From the beginning the house had to accomplish three things: drink in as much of the ocean environment as possible, have large walls on which to display art, and include a special chamber in which the owner could listen to his 25,000-record collection.
Dr. Wei-Tzuoh Chen, who uses the residence as a weekend retreat from his work as a Central Valley kidney specialist, sought a modern setting (he grew up in a contemporary home in Taiwan). But he also desired a connection to his culture. Architect Ed Niles tapped into the shoji concept of translucency, fashioning a ceiling and walls for the kitchen-living area from fiberglass panels that transfer light inside. He also used glass throughout the house to create changing patterns of light and shadows. “It’s like living within a three-dimensional painting,” says Niles.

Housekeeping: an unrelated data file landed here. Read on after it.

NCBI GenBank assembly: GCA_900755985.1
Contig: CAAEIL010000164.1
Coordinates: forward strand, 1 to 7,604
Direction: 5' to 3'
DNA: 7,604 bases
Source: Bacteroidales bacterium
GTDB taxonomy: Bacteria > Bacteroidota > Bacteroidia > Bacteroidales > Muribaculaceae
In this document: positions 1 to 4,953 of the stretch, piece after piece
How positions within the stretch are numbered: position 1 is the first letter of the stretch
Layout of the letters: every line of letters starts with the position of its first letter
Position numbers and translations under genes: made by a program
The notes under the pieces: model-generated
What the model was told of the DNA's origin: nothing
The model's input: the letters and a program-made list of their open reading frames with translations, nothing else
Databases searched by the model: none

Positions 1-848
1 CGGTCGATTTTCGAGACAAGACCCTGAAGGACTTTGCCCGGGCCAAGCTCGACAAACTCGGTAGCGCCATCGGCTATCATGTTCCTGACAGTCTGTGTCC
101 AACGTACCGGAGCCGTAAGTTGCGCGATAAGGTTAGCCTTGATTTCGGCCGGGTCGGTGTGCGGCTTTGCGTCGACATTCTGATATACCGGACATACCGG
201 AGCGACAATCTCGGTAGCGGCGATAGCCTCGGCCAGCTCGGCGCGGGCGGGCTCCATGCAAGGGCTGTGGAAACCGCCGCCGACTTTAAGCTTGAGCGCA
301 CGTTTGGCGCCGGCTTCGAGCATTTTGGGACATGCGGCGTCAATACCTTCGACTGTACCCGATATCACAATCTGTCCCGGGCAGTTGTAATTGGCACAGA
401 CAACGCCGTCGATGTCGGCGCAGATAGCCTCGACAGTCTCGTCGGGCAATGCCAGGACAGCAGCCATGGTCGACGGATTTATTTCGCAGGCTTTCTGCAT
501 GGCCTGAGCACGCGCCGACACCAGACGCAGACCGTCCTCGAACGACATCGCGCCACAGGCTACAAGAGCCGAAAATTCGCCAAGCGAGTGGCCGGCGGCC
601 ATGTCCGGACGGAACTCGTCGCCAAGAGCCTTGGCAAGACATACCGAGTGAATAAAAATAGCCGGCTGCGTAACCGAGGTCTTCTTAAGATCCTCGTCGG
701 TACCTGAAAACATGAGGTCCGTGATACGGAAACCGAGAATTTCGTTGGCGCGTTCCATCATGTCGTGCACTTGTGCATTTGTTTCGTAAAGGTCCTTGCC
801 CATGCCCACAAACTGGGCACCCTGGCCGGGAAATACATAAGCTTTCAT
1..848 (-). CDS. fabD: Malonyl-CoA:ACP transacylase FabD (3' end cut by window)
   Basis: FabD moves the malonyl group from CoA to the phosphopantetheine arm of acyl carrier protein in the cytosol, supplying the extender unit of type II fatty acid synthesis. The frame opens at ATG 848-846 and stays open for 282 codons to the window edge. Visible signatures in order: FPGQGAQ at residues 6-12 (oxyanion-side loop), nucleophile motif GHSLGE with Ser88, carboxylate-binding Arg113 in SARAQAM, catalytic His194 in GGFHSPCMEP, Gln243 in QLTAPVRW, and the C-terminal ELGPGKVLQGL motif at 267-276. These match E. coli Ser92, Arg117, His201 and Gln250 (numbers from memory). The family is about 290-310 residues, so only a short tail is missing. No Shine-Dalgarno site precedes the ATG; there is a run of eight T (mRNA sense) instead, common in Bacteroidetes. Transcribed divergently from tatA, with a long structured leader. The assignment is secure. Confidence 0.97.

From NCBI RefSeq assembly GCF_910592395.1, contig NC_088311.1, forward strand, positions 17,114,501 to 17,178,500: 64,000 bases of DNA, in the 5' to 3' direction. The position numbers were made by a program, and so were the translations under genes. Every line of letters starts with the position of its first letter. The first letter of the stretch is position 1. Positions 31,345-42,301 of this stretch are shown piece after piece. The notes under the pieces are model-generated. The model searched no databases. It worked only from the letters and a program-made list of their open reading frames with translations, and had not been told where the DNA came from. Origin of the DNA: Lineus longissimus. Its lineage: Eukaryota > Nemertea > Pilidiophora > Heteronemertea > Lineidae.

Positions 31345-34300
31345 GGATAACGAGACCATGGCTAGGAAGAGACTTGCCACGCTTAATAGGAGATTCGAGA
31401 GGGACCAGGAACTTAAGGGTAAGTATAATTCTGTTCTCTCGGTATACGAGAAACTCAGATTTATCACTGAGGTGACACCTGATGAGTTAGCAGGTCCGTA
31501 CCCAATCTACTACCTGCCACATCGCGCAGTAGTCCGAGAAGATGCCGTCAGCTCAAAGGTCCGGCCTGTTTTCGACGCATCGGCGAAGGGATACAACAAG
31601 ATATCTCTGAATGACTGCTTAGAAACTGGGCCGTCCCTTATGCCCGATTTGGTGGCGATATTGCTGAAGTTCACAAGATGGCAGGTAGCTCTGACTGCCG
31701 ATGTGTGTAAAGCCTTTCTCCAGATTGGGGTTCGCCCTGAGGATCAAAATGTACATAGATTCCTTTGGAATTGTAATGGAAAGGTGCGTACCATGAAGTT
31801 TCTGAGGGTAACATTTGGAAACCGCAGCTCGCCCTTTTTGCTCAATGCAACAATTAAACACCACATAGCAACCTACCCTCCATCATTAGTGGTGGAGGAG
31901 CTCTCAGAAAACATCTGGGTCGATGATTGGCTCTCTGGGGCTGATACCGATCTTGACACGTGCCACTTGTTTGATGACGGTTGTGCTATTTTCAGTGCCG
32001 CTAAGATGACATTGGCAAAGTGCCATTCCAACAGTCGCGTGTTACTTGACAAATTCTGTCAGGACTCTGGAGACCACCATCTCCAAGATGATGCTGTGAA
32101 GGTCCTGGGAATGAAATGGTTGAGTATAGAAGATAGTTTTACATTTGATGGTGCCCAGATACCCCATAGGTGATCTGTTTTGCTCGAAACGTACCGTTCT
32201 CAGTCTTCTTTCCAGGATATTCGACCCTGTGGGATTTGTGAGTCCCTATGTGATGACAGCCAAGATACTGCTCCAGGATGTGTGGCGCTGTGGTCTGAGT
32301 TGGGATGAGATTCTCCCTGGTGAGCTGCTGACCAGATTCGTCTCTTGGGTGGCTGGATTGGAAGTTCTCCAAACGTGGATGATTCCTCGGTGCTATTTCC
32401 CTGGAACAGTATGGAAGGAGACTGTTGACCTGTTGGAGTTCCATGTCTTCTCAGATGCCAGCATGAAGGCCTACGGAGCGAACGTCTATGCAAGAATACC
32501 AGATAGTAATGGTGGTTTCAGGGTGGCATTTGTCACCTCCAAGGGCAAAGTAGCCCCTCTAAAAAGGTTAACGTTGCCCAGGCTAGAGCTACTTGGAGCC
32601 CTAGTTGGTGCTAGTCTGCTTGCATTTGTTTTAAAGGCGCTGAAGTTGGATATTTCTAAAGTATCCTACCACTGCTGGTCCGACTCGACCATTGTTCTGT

Because the house backs into a bluff, Niles was able to embed the music room in the hillside, sealing it off against vibrations and noise from PCH. Elsewhere the house opens up like a sun-loving flower: The master bedroom has a dramatic curved wall of windows, and his two children’s bedrooms on the second and third floors boast their own terraces. “The Taiwan climate is not unlike that of California, so the outdoors was always a big part of the design,” says Niles.
Photograph by Dave Lauridsen
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